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In Colombia we have a generic name for a recipe that isn’t generic at all. We call so many different things ají, that it seems language cuts itself short to tell the differ contexts apart. But, if we close our eyes, we certainly know what ají is. We dare even bend the scale in saying for a Colombian, Ají is a sauce not the fruit. A gift from the gods, a pickle, that essential condiment that is available fresh in dining halls and street stalls, ají gets served in uneven and multicolored vessels, and always carries a small spoon to be dosified, as if one could stop with just one teaspoon of it. The question, “would you like it with ají?” always gets answered with an overwhelming YES.

In essence when we talk about ají, we mean one of two things. On the one side, chili, the wonderful fruit (sweet or spicy) that was given to us by the earth to season and add texture to our meals, on the other, this sauce we season, garnish and accompany plates as diverse as fried foods, soups and stews. If we get technical, the sauce contains the fruit, and honors it.

Let’s talk about the fruit. Wandering the local markets in our food tours with @FoodiesColombia we find a discreet variety of local chilies, and many that aren’t native to Colombia but have entered our culture, stayed and became very popular. That is the case of ají dulce, habanero and rocoto. In Bogotá, in Paloquemao, the queen of chilies is indisputably doña Eugenia, who not only knows them to perfection, but transforms them into her own pastes. They sell like crazy. She allows us to peep into the spicy world and buy her chilies in our #SavoringPaloquemao and #CookingPaloquemao tours. In Cartagena, we visit Wilson in Bazurto in our #CookingBazurto #BazurtobyBourdain tours; he prepares his “picantes” with chivato chili. It is inevitable to catch the smell of both the market’s corridors and get our noses shaken to show us we’re alive; we have to register – and photograph in our memories- the colors of the fruits in their exhibition beds catching the eye of the most insensible being, and, of course, you have to clear your doubt and calm the curiosity chili embodies.

Our local classification and varieties will never be as complex and rigorous as other countries in Latin America that have a spice culture: we have chivato, pique, pajarito and dulce. They barely classify on the spice scale, but are interesting in other fields. We do not consume specialized spice, we transform it. That’s where the real magic begins, the craft of ají.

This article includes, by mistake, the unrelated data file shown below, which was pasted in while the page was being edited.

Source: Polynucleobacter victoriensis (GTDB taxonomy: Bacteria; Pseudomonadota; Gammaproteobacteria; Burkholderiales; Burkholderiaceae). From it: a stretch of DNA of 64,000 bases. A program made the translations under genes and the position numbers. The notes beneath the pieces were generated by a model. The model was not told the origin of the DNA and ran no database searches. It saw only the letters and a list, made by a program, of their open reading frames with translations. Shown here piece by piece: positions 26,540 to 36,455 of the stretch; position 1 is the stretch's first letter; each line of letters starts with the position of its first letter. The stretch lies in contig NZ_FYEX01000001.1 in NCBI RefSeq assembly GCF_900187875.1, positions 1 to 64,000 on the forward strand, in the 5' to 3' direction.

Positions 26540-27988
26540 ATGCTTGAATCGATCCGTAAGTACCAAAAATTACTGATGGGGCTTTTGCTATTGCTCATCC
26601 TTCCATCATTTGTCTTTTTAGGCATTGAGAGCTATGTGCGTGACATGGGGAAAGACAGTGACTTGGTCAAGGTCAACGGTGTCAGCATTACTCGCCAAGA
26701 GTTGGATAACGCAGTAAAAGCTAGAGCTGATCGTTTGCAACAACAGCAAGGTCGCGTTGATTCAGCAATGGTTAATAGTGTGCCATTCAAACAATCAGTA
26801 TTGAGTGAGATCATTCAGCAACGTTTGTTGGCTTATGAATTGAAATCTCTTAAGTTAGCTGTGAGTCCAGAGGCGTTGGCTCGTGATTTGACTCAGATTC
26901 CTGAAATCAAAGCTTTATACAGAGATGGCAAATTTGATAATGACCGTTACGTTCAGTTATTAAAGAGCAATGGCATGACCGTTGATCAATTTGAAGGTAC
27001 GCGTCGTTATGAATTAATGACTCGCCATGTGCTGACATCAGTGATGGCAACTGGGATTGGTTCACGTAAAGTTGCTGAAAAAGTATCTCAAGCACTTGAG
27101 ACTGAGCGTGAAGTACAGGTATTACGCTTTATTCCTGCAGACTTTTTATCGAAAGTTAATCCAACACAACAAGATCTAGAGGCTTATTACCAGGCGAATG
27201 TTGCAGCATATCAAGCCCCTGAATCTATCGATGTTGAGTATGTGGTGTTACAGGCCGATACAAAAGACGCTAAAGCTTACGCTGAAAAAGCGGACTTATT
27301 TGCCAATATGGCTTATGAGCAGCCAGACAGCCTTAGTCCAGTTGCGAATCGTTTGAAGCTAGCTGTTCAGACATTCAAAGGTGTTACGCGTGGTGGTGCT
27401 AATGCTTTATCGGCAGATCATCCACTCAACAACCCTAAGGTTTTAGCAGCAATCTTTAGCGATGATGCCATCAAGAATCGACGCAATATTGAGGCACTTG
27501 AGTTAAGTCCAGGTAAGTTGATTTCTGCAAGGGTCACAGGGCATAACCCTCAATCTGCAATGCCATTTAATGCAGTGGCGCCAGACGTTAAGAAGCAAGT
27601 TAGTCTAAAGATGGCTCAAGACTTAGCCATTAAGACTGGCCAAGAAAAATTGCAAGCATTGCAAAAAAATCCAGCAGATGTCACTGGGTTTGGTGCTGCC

Let’s talk sauce now. Or infinite sauces. Every Colombian could tell you a different recipe for ají. In some regions it is pickled, in others it is pasty, some are sweet, some are pebre-like. Every cook adds their touch, varies proportions, adds salt and spice, adapts it to the plate it will accompany, compliment or contrast, in order to highlight a flavor, make you thirsty, make you buy another empanada… All of this is ají:

There is the herb ají in the “Gran Libro de la Cocina Colombiana”, a sort of traditional bible of Colombian cooking: the recipe has scallion, white onion, cilantro and parsley, tomato, chili, white vinegar, salt and pepper and is possibly the most classic recipe we could imagine. This recipe adds the chili just for infusion and discards it later. It’s pure aroma.

Let’s also imagine sitting in front of the kitchen window at Mesa Franca in Bogotá and talk with its chef Iván Cadena of his “ajíes” on the menu: chirere from the flatlands, gets mixed with tomato and vinegar into a paste to serve with empanadas, and his panela ají, a spicy syrup, masterfully different. You can taste both in our #NewChapinero tour, by the way.

Last but not least, let’s walk into our @FoodiesColombia‘s kitchen in Bogotá, for our #CookingBogotaClassics and imagine the ají we dreamt inspired by our fruits. This recipe is an homage to the classics, combining the picadillo of scallion and cilantro with a twist: panela-macerated Lulo and local pajarito chili (fresh if available at the market). This ají is a mixture of tradition and fusion.

There’s a plethora of ají sauces, which is a blessing for those of us that cannot conceive a dish without ají. Every day and special occasion dishes counting.

If your answer to the question would you like it with ají is still yes, you got it.

To finish, we wanted to encourage the preparation of our ají, so we share with you our recipe:


Lulo Ají (for 4)

  • 1 madure Lulo, firm
  • 1 tablespoon powdered panela
  • 1 scallion, finely chopped
  • 2 tablespoons cilantro, chopped
  • 2 pajarito chilis, chopped, some seed discarded
  • 1 tablespoon white vinegar
  • Water and salt to taste


  1. Peal the Lulo and cut it into small chunks. Macerate it in a bowl with the panela.
  2. Chop the scallion and cilantro and add it to the Lulo mixture, as well as the y Pajarito chili (chopped). Stir.
  3. Add the vinegar and let the sauce sit for a few minutes for the spice to appear.
  4. Taste, add salt and serve with many empanadas.

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